International Women's Day: Women in medicine by Dr. Jyoti Bajpai & Dr. Sharda M
M3 India Newsdesk Mar 07, 2020
Though medicine is a male-dominated field, there are women who have broken the mould and have come up to achieve laurels in their chosen specialities. Here, Dr. Jyoti Bajpai and Dr. Sharda M writes on six such female doctors known for their contributions to medicine.
Kalpana Chawla was part of a space mission, Arundhati Roy won the Booker prize, Kiran Bedi is an exemplary policewoman, Sudha Murthy a renowned entrepreneur, and Indra Nooyi, one of the top business executives; these Indian women have made their mark and are household names. But, how many of us have heard of Anandibai Joshi, Muthulakshmi Reddy, Indira Hinduja, Firuza Parikh or Padmavathy Iyer? These are women doctors who have made great strides in various fields of medicine.
Dr. Anandibai Joshi
She was the first to attain a western medicine degree in 1886. An ambitious woman, Dr. Joshi was married at the age of nine but she travelled to New York with the help of her husband, fought all odds, and graduated with MD from the Medical College of Pennsylvania.
Dr. Muthulakshmi Reddy
The doctor established the Cancer Institute (Adyar) in 1954, besides being the first woman legislator of British India. Dr. Reddy’s professional and personal choices in life reflect her fight with the norms and an attempt at facilitating better life for women and children.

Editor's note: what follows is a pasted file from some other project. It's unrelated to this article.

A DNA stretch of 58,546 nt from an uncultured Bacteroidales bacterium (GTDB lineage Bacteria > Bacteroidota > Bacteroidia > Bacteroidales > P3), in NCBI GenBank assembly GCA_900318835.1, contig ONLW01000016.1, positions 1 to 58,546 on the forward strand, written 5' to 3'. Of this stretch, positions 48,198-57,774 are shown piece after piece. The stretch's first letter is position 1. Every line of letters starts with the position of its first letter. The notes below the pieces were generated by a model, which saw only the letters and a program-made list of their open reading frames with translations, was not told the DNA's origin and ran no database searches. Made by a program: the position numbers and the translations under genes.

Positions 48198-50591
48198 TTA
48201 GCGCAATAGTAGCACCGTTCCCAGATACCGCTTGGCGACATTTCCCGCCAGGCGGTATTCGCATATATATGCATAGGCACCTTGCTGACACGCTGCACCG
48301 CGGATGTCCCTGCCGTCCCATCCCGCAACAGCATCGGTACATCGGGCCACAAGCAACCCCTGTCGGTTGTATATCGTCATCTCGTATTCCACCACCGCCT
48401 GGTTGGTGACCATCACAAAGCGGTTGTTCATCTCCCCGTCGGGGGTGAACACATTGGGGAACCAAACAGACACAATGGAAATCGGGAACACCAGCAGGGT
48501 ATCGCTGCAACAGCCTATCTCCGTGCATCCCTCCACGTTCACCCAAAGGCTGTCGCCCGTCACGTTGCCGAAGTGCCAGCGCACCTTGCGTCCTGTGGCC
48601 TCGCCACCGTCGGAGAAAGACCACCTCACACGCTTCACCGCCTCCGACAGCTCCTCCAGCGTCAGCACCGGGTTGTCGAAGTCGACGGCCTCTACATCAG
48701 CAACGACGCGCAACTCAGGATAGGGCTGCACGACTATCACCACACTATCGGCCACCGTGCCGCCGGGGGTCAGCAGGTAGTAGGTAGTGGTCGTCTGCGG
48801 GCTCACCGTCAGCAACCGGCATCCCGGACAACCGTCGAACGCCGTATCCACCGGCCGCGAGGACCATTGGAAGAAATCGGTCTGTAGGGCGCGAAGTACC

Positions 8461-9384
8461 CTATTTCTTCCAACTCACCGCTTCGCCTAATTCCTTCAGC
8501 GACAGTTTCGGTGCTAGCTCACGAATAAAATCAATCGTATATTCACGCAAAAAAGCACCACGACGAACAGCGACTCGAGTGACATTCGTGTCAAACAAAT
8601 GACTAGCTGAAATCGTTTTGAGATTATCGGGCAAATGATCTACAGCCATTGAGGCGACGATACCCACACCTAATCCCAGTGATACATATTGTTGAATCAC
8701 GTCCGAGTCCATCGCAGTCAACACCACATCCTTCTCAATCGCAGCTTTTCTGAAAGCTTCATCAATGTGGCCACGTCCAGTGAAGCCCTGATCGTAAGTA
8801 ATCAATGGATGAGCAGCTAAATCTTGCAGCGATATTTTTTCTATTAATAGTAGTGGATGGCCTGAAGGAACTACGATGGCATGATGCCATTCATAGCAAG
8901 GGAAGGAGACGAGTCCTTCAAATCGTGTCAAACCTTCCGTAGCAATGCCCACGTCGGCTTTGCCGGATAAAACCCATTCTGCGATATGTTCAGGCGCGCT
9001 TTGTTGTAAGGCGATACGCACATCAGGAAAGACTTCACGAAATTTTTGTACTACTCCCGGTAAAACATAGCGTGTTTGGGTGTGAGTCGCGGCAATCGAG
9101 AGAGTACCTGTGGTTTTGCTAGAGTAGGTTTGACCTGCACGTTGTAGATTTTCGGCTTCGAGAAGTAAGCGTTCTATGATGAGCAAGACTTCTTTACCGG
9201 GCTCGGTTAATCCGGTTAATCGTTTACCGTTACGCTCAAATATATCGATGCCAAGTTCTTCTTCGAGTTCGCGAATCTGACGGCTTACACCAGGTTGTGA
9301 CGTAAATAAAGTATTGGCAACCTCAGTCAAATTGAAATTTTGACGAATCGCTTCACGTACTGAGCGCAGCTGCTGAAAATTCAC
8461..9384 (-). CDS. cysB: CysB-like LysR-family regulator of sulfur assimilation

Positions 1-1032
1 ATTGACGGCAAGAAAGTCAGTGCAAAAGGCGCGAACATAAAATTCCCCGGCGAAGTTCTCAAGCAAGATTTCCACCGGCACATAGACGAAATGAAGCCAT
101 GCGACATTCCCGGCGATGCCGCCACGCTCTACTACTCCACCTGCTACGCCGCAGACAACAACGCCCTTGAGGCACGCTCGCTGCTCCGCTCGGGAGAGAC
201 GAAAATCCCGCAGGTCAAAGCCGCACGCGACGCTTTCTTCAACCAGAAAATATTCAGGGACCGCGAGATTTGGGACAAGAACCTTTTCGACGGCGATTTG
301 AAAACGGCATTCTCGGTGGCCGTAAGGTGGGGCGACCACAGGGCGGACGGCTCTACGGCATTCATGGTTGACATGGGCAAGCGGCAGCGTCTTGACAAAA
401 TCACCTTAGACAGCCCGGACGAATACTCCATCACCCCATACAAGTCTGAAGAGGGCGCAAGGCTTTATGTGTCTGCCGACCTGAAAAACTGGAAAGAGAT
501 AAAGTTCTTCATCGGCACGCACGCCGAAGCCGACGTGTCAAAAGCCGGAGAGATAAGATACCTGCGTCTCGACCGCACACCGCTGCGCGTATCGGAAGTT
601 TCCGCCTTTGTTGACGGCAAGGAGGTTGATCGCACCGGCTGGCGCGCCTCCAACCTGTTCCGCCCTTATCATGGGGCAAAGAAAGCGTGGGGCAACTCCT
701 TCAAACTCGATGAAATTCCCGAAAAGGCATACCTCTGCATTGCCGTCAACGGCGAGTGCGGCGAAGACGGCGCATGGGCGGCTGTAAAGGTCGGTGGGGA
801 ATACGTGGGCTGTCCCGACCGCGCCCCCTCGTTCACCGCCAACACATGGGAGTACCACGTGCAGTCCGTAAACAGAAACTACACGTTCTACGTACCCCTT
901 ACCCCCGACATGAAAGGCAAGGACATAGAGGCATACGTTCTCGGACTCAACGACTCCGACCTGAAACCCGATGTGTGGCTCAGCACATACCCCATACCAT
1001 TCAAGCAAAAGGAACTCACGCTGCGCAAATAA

Dr. V Shanta
She was one of the women doctors, who joined the Adyar Cancer Institute in its early years and emerged as one of India’s best and few women oncologists. Throughout her career she has worked on in-depth research on cancer, its prevention, treatment and spreading awareness. However, it is her dedication towards providing organised care for cancer patients that makes her a real achiever.
Dr. Indira Hinduja
She gave India its first test-tube baby and has also made a name pioneering the Gamete Intrafallopian Transfer (GIFT) technique. With her relentless trials with in-vitro fertilisation (IVF) before finding success in 1986 and her dedication to the field of infertility, she sets a fine example for younger doctors.
Dr. Padmavathy Iyer
This doctor established India’s first heart foundation, the All India Heart Foundation. A Padma Bhushan and Padma Vibhushan awardee, Dr. Iyer is credited for introducing a DM in cardiology aside from laying the foundation for cardiology departments in many Indian medical colleges.
Dr. Firuza Parikh
She is known for performing the first Intracytoplasmic Sperm Injection of South East Asia in India, created the record at a relatively young age. Dr. Jayashree Mondkar – the one behind the first breast milk bank in India, joins the ranks of Indian women doctors, who have served the society through their profession.
What is common among these women is that they believe nothing is impossible as the word itself shouts, “I’m possible” and the fact that they serve as role models for the current batch of young medical aspirants!
Women face a multitude of challenges in accomplishing their professional goals in all fields; and medicine is no exception. Though the proportion of women entering the field of medicine have successively increased over the years, the top leadership positions in most specialities are still held by men. Men are still at the helm of most committees and professional societies.